by Monica Charline Brown
Surely you have noticed we are living in a world where shock value dominates our culture. Personal lives coalesce with professional lives, and heaven forbid we should bring up those three forbidden topics in casual conversation: politics, religion, and money! In a world where social media keeps us all in the know, with eyes goggling at an electronic screen, we naturally crave the next alarm to share. Time has evolved into an unremitting search for the greatest elation, the severest repulsion, the deepest disgust, the most profound awe.
IATI, or the International Theater Arts Institute (Instituto Arte Teatral Internacional, Inc), sets out to tackle this social phenomenon in its latest production, Storage Locker. Director Julián Mesri brings to light in a program note that theater was the original ends to a means for these hankerings for diversion. Because so much is now accessible at our fingertips from myriad sources, we tend to forget simplicity lies in art imitating life. We are drawn as a species to things we can relate to on some level. Jeff Stolzer, the play’s author, cites reality show Storage War$ as his inspiration. On the TV program, participants bid on abandoned (unpaid) storage units, unlocking caverns of mysterious and unknown lives, and ultimately ascertain if the heaps (of mostly garbage) have any tangible value.
Storage Locker is a product of IATI’s Cimientos play development program. Championing Latin American, contemporary, and avant-garde works as vehicles to raise awareness, this dark comedy is no exception to their mission statement.
The premise closely follows the Storage War$ structure. A thirty-something married couple wins a storage locker at an auction. While the husband touts his intuition for throwing his money around, the wife is at her wit’s end, fearing he has overspent. Then an older man is revealed lurking around as the couple strategizes to escape their predicament. The mysterious gentleman turns out to be a spinner of tall tales, claiming to have invented a formula used for numerically determining lockers of value. Banter befits banter, and we find out all of the old man’s lies are part of a desperate attempt to repossess his original unit, now in the couple’s hands. Without spoiling the ending, a science fiction element bares the multi-dimensional aspect of the production.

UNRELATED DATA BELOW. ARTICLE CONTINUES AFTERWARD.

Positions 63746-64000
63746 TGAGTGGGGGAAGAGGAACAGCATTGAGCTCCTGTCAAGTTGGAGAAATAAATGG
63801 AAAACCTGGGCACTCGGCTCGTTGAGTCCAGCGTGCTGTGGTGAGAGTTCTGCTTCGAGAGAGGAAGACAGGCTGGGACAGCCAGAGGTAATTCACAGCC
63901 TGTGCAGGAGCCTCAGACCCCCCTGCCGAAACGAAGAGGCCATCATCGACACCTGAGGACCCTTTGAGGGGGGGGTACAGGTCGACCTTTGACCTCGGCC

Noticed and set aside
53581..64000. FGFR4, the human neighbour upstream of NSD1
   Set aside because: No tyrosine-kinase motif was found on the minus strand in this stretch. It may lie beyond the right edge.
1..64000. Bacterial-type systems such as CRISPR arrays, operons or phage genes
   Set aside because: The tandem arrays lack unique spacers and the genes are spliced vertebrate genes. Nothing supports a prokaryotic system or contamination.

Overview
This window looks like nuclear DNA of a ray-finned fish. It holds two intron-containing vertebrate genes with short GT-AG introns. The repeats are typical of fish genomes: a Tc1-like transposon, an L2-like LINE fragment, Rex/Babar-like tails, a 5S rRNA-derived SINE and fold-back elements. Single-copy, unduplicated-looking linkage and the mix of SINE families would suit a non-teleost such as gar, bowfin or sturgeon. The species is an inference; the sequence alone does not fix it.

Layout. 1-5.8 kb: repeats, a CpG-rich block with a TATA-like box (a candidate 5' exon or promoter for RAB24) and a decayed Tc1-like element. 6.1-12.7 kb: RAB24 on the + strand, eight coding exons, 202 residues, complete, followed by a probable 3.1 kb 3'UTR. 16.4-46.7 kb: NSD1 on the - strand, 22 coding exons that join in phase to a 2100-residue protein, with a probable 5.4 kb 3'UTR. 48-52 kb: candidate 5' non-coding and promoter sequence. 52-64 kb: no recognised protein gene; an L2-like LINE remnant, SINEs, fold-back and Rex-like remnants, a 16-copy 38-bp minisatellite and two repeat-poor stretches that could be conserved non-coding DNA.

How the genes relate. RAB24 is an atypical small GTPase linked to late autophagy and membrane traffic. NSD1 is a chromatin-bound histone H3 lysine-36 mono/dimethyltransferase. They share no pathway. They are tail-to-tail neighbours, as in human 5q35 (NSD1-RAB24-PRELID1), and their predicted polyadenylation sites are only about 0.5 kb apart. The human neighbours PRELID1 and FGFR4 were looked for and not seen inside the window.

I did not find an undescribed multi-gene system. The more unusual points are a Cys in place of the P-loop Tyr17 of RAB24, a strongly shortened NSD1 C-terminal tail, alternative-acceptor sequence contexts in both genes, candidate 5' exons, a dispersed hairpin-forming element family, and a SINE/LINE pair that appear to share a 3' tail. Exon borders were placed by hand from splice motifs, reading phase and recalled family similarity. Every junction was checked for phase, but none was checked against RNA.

Speaking of Storage Locker’s final moments, Warren Stiles’ scenic design really allows the conclusion to come alive. His set highlights a parallel universe, defying time and space, and features a living room with a camcorder set-up, filming the other half of the stage, which is the physical storage locker. Fabian Zarta’s video production adds to the successful convention as the camcorder records intimate conversations, where actors talk with their backs to us, while allowing us to see faces via the TV screen. In the same breath, it took the completion of the play for me to stop questioning the reality of where people were on set. The ending clearly illuminates the intention, but I wonder if there could have been a way to establish the style earlier on. However, the lighting design, precisely executed by Miguel Valderrama, splashes vibrant color and premeditated shadow, therefore helping blur reality and heighten stakes. Significant contributions to the effect were the piece’s original score, composed by Julián Mesri. Featuring excerpts from Janacek string quartets 1 and 2, it sounded like video game music married with Mozart in the Jungle, which was quite entertaining.
Julián Mesri’s direction pieces together the puzzle of juggling alternate universes beautifully in order to bring obsession and greed typically associated with materialism and power to the forefront. So much so that the audience is forced to literally question what is real and what is the play’s truth on numerous levels. It seems the takeaway message is how desperate we are to find newfangled ways to obtain wealth with a minimum of effort.
The three-actor-ensemble exhibits an extraordinary chemistry and a palpable intensity that inherently makes the play work. Nicole Betancourt captures the essence of a fed-up wife with sass, wit, and fire, making the moment when she is buying into the scheme all the more interesting. Bryn Packard is a nice foil to Nicole, pulling off a dim-witted charm we can’t help but root for. Last but not least, David Crommett craftily toys with mystery, guilt, pity, and thrill, drawing us in by concocting a character we aren’t quite sure about.
Combined with a snippy run time of 70 minutes and just-right pacing, the attention span of the audience is captured. Take my word for it, but you will have to venture to East Village’s Fourth Arts Block to discover the cryptic finale for yourself. No spoilers here.
Storage Locker. Through Sunday, October 30 at IATI Theater (64 East 4th Street between Bowery and Second Avenue). Thursdays – Saturdays at 8 pm, Sundays at 3 pm. www.iatitheater.org.
Photos: Jonathan Slaff